Arsene Wenger’s future is, it seems, in the balance. His current contract with Arsenal expires at the end of the season. As of yet, there is no real clarity as to whether or not he will continue into the 2014/15 campaign. Arsenal’s success in the FA Cup, or otherwise, will surely play a huge role in deciding his fate.
The indication from Wenger is that he will make a decision based on a personal assessment of his success in the current campaign. What remains a mystery is how he will choose to weigh up that success. Would a failure to win the FA Cup leave Wenger in a position where he feels obligated to relinquish his post?
For some time now, silverware has not been the measure by which Wenger judges his own performance. He places far greater significance upon the league table, which he believes to be the true gauge of a side’s quality.
On that front, Arsenal have been remarkably consistent. Under Wenger’s stewardship, the side reached the group stage of the Champions League every year for almost two decades.
A top-four finish is absolutely a priority for Wenger.
Speaking to The Telegraph in February 2012, after a particularly ignominious cup exit, Wenger asserted:
"Our main target now is to focus on the championship. People are always asking the same question, but the first trophy is to finish in the top four. That is vital for us."
The Champions League means an enormous amount to Wenger. As a trained economist, he recognises the undoubted financial boon that comes with competing in Europe’s elite competition. What’s more, it’s also the trophy most obviously missing from his CV. The 2006 final defeat to Barcelona still rankles with the Frenchman.
Until he lifts Europe’s greatest club prize, he won’t be fully satisfied.
However, the fans don’t quite share all of Wenger’s sentiments. Some pockets of the Arsenal support wonder aloud whether or not Arsenal need to continue to make the top four. There is already plenty of money in the bank.
This season, Liverpool have thrived in part because of a lack of European action. It can be a distraction as well as a delight.
Ultimately, it’s a trophy that Arsenal fans crave most. They have waited with a degree of patience since 2005. However, that patience is wearing increasingly thin.
Not winning the FA Cup now would be something of a disaster. Of the four teams remaining in the competition, Arsenal are undoubtedly the strongest.
Arsenal’s semi-final opponents, Wigan, may be the holders, but they’re playing in the Championship. On the other side of the draw, Sheffield United come from a division below even that.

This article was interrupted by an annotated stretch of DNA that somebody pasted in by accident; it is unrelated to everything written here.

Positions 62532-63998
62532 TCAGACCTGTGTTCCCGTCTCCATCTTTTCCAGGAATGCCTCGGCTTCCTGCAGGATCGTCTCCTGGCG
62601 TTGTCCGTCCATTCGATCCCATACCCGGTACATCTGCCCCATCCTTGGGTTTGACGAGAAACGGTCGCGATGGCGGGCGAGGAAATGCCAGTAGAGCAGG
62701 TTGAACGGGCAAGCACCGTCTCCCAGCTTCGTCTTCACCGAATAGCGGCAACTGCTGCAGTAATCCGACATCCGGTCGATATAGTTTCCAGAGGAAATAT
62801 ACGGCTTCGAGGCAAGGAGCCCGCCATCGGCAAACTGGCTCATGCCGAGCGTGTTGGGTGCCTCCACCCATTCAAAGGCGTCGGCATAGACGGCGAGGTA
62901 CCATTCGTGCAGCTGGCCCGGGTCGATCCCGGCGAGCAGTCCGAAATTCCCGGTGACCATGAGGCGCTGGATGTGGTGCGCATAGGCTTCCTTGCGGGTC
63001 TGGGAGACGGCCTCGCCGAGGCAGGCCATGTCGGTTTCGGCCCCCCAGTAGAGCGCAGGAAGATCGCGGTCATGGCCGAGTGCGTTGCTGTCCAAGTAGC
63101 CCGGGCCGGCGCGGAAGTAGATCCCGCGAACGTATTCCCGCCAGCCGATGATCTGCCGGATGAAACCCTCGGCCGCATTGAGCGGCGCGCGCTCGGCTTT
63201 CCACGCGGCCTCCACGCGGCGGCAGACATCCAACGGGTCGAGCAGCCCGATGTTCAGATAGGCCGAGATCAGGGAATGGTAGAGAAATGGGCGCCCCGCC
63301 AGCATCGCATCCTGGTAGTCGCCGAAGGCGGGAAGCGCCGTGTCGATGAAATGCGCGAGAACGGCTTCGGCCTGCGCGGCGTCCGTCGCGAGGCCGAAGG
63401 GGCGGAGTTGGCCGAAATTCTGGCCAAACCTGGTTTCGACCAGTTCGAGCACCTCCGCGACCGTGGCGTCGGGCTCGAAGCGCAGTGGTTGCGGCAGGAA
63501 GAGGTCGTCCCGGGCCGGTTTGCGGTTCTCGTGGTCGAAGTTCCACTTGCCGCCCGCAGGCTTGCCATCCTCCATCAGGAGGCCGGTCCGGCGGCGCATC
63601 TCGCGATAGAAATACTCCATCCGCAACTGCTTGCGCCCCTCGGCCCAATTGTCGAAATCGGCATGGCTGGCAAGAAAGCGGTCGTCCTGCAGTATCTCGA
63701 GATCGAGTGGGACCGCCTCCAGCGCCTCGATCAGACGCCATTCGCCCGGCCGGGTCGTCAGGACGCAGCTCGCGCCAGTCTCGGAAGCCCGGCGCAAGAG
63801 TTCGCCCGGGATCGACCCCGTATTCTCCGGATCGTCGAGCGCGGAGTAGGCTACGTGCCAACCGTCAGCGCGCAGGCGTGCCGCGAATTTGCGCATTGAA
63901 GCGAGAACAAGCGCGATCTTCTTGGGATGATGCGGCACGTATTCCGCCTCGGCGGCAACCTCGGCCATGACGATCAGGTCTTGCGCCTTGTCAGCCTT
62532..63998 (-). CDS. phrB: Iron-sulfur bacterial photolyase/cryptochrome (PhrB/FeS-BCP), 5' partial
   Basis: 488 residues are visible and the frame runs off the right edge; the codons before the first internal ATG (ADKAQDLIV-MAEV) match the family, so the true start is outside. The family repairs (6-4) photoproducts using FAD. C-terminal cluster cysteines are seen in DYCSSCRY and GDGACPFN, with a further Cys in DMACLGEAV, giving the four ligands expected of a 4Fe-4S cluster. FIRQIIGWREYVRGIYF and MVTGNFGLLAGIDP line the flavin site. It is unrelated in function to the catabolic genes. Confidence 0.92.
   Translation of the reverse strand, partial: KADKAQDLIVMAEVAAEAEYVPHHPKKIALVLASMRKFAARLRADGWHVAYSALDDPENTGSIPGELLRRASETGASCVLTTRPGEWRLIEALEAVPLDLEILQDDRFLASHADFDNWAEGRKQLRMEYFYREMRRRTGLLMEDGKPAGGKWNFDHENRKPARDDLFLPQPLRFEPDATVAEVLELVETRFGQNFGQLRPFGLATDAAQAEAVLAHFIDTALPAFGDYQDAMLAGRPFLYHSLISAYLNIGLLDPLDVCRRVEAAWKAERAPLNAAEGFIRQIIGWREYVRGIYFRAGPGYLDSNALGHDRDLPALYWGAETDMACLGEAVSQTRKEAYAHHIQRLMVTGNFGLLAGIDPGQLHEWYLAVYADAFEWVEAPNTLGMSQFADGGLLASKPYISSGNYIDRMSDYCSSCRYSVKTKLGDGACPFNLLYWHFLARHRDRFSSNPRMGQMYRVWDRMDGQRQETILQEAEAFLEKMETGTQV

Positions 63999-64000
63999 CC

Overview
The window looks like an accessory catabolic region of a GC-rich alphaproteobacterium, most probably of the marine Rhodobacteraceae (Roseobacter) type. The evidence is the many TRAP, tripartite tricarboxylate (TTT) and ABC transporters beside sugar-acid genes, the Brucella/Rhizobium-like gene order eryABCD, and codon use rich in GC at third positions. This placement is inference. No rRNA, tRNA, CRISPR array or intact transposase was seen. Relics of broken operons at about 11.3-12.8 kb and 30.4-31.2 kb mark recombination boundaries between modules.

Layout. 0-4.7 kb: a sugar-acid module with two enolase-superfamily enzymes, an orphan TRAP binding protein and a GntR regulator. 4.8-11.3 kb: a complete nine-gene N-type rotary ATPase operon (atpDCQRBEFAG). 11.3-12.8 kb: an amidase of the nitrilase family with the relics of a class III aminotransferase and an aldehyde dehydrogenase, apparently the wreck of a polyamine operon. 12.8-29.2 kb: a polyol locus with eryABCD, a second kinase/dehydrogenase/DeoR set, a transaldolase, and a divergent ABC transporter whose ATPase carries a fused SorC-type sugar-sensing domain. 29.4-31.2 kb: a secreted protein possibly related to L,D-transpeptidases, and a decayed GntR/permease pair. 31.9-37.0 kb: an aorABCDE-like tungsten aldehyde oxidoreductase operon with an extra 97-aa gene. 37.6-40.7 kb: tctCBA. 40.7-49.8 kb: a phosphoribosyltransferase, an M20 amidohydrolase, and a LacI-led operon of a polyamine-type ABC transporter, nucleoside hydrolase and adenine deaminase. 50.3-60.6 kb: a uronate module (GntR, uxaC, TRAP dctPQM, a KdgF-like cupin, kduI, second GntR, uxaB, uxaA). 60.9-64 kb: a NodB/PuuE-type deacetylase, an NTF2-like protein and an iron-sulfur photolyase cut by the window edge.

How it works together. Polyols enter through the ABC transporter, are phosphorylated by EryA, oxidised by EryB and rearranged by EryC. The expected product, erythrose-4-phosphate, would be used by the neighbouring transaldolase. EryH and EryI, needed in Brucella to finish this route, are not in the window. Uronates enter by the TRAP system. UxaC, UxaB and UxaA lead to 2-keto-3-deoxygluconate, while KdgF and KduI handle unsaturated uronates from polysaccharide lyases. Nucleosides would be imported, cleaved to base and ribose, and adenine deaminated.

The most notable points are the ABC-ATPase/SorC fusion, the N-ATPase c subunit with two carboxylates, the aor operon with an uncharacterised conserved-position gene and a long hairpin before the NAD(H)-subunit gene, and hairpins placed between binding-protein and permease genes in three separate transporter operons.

The strongest rivals to lift the cup are Steve Bruce’s Hull, however, their star strike partnership of Nikica Jelavic and Shane Long would be forced to miss any potential final due to being cup-tied. Arsenal, with their superior resources and squad depth, will struggle to find excuses if they come up short.
Wenger is urging caution.
Speaking to Nicholas Veevers of TheFA.com, he said:
Mathematically, I cannot deny that is true [being two games from winning The FA Cup], it’s a Semi-Final. Tactically, it’s a bit more difficult than that so let’s see who we have to play in the Semi-Final and do it again.
His desire to play down expectations is understandable, but Arsenal fans are already excited by the prospect of ending a nine-year wait for silverware.
Failure looks improbable, yet Arsenal have managed it before.
In 2011, they were in a similarly strong position in the League Cup. Eventually, they found themselves in a final against lowly Birmingham City, which were relegated from the Premier League in the same season. They lost. That wretched day is still etched into the collective memory of Arsenal fans.
They dread a reprise.
If Arsenal fail to win the FA Cup, Wenger will be held accountable. The suggestion has always been that he will have final say over his future, however, should the Gunners lose either of their two potential Wembley dates, the decision may be taken out of his hands.
The disappointment among an expectant Arsenal fanbase would swiftly bubble into anger. Wenger could be forced to stand down amid the antipathy, and a great manager’s reign would end on a sombre note.
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